The opinion of the court was delivered by: GESELL
United States District Judge Alcee L. Hastings brought this action seeking to enjoin an ongoing investigation of his judicial conduct by an investigative committee of the Judicial Council of the Eleventh Circuit. The investigation was begun pursuant to the Judicial Councils Reform and Judicial Conduct and Disability Act of 1980, Pub. L. No. 96-458, 94 Stat. 2035 (1980), 28 U.S.C. §§ 331, 332, 372(c), 604. Judge Hastings seeks a declaration that the Act is unconstitutional on its face and as applied to him. These issues are before this Court on cross-motions for partial summary judgment, which have been fully briefed and argued,
along with the defendants' motion to dismiss certain counts on grounds of ripeness and subject-matter jurisdiction.
Judge Hastings filed this action on December 23, 1983. The amended complaint names as defendants the Judicial Conference of the United States, the governing body of the federal court system on which all circuits are represented by a circuit judge and a district judge; the Chief Justice of the United States in his official capacity as presiding officer of the Conference; the Standing Committee of the Judicial Conference;
the Judicial Council of the Eleventh Circuit, the governing body of judges for that circuit; the Chief Judge of the Eleventh Circuit, John C. Godbold; the members of the Investigating Committee, Judges Godbold, Tjoflat, Johnson, Pointer and O'Kelley;
and, in Count Four, the Attorney General of the United States, William French Smith, who is joined with other defendants in a Privacy Act claim.
While the complaint states a multitude of prolix and sometimes inconsistent constitutional claims, Judge Hastings' basic contentions are: (1) that the Act interferes with the constitutional guarantee of an independent judiciary by providing machinery for disciplining judges and delegating impeachment powers to the judiciary, in violation of the separation of powers doctrine, and (2) that the Act, both on its face and as applied to him, violates due process rights.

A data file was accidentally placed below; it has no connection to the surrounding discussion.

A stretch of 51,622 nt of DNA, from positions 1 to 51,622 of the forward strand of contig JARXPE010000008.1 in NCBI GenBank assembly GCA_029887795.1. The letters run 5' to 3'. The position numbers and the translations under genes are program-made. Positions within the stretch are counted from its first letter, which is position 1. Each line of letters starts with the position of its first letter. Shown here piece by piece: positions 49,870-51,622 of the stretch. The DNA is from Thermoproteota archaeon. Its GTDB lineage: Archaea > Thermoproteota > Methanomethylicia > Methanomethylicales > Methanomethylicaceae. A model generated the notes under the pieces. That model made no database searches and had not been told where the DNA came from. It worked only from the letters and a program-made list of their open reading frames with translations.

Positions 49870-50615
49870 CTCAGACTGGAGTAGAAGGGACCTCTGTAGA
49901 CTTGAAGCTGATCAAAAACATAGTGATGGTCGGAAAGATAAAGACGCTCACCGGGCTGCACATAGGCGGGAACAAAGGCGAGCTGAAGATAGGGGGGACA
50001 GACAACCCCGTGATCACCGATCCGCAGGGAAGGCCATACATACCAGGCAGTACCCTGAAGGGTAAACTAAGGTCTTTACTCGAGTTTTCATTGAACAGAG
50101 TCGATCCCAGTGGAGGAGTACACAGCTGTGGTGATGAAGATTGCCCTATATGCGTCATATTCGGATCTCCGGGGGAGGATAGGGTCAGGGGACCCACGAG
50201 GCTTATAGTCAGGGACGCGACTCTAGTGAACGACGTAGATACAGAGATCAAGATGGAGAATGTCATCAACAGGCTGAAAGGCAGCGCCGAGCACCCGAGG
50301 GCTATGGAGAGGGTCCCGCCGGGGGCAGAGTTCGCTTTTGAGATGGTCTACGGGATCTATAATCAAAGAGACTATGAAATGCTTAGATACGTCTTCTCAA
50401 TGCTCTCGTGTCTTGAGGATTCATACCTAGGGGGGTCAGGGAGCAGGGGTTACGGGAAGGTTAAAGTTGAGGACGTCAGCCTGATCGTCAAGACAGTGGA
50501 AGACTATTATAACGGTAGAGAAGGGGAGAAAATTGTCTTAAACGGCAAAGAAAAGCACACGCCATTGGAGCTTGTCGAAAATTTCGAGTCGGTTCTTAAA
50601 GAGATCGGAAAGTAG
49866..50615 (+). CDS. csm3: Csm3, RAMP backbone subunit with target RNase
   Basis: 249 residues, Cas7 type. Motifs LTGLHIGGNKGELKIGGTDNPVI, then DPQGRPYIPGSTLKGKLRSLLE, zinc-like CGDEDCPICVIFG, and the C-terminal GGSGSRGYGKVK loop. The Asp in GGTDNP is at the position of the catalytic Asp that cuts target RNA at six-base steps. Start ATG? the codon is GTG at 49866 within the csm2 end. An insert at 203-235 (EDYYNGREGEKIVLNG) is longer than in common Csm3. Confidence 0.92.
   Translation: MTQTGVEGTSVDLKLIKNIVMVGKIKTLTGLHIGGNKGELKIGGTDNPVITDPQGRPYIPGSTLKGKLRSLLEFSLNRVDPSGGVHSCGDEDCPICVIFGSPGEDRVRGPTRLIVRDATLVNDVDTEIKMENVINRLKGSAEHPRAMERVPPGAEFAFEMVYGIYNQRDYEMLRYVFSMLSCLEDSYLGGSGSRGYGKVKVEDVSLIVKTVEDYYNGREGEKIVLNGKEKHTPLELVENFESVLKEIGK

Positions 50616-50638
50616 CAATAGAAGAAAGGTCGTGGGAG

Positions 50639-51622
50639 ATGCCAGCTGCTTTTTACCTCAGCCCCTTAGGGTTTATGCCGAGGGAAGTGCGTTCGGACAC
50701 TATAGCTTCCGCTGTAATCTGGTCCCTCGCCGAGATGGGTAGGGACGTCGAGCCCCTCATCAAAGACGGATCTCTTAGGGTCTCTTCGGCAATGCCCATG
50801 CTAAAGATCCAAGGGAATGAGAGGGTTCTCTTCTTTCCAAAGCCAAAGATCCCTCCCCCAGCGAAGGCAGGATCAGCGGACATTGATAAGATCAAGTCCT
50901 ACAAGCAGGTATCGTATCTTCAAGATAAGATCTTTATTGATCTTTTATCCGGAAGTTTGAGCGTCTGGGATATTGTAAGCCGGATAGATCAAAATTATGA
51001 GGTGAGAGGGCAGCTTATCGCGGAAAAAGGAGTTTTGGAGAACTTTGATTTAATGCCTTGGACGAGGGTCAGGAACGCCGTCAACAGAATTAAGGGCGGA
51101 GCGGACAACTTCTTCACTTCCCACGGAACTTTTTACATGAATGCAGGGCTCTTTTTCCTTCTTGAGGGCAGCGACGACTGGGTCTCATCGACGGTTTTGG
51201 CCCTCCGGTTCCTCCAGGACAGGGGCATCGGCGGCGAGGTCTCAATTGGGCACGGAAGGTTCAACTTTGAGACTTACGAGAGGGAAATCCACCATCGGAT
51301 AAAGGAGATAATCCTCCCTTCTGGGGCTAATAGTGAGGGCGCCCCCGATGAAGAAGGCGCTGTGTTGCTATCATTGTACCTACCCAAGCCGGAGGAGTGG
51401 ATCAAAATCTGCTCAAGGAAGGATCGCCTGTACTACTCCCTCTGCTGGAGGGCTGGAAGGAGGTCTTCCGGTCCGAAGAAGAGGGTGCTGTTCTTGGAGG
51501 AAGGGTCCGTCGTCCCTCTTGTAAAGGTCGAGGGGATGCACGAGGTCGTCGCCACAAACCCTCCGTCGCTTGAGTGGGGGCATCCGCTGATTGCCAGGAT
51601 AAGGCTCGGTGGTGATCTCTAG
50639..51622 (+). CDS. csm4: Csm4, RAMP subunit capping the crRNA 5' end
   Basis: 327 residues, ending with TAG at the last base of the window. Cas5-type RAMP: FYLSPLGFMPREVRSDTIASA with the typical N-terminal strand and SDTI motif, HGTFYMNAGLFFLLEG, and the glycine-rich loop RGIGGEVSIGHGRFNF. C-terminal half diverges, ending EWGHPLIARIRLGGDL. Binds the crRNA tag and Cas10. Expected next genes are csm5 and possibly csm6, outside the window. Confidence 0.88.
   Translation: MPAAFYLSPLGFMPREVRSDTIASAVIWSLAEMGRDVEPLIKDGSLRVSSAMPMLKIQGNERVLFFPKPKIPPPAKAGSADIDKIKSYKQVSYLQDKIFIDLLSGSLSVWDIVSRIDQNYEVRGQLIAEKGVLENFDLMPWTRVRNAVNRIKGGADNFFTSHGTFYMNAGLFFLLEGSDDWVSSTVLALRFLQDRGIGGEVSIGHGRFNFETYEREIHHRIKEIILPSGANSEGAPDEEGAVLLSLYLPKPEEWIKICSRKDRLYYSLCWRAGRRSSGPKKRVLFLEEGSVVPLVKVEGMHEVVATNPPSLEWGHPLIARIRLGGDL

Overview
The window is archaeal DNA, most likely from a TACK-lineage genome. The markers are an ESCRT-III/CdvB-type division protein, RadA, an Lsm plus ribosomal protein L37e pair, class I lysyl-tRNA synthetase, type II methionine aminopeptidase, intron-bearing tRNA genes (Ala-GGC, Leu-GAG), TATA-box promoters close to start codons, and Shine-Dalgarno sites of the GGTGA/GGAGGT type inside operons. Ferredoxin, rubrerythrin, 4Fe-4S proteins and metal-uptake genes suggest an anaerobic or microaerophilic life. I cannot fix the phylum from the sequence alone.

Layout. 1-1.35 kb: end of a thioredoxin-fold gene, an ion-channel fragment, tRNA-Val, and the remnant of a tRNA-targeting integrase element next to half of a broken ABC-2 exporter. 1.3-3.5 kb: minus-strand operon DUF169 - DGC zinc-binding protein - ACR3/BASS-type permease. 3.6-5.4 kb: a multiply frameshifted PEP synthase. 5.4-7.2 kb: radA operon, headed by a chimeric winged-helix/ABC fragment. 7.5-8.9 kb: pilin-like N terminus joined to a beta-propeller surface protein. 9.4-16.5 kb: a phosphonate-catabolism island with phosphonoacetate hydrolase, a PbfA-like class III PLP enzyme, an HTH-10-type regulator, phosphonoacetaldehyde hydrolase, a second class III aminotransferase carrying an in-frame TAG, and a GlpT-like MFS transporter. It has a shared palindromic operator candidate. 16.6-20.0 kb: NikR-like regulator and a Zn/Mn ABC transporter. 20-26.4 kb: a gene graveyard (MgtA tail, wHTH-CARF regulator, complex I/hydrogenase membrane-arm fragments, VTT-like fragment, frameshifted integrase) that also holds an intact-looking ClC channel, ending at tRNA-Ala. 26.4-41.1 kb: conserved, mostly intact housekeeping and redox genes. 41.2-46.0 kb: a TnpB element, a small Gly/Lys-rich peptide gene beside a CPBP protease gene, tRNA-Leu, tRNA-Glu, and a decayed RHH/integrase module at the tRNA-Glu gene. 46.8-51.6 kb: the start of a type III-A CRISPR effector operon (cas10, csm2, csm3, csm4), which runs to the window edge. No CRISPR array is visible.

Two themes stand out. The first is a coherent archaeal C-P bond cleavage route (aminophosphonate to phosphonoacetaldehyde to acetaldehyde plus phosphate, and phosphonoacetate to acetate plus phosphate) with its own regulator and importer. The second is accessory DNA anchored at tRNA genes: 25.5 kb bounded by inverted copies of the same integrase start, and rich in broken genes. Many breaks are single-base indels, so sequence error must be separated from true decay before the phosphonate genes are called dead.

The Judicial Councils Reform and Judicial Conduct and Disability Act of 1980 culminated nearly 50 years of consideration by Congress and the federal judiciary of the best means to assure responsible judicial conduct consistent with the constitutionally protected independence of the judicial branch.
At the urging of Chief Justice Hughes and other distinguished federal judges, Congress in 1939 created judicial councils for each circuit empowering them to "make all necessary orders for the effective and expeditious administration of the business of the courts" in each circuit. Administrative Office Act of 1939, Pub. L. No. 76-299, 53 Stat. 1223, 28 U.S.C. § 332. Under this authority the judicial branch has proceeded to run its affairs by negotiation, rules and persuasion. In 1970, the Supreme Court in Chandler v. Judicial Council of the Tenth Circuit, 398 U.S. 74, 26 L. Ed. 2d 100, 90 S. Ct. 1648 (1970), noted that it was "reasonable, proper, and necessary" for the federal courts to have rules governing the management of court business and that "the need for enforcement [of such rules] cannot reasonably be doubted." Id. at 85. But the Court expressed concern about the lack of specificity in the 1939 Act's definition of the scope of the judicial councils' powers and called for legislation to clarify the enforcement power of the councils against recalcitrant judges and the method of review of their orders. Id. at 85 n.6.
The 1980 Act evolved from this background after long and careful legislative deliberation. Congress was acutely aware of the need both to preserve fundamental judicial independence and at the same time to enable the judiciary "to put its own house in order" by providing tools to implement the judiciary's own disciplinary procedures where necessary to assure judicial accountability. Both House and Senate leaders agreed that
The goals of the . . . legislation are to improve judicial accountability and ethics, to promote respect for the principle that the appearance of justice is an integral element of this country's justice system, and, at the same time, to maintain the independence and autonomy of the judicial branch of government.
H.R. Rep. 1313, 96th Cong., 2d Sess. 1 (1980); 126 Cong. Rec. S13,858 (daily ed. Sept. 30, 1980) (remarks of Sen. DeConcini).
As will be seen from the analysis of the Act that follows, the judicial councils were authorized to hold investigative hearings aided by subpoena power and impose specific sanctions short of removal from office. Procedures for receiving and processing complaints from the public were also enacted to promote public confidence in the federal judiciary.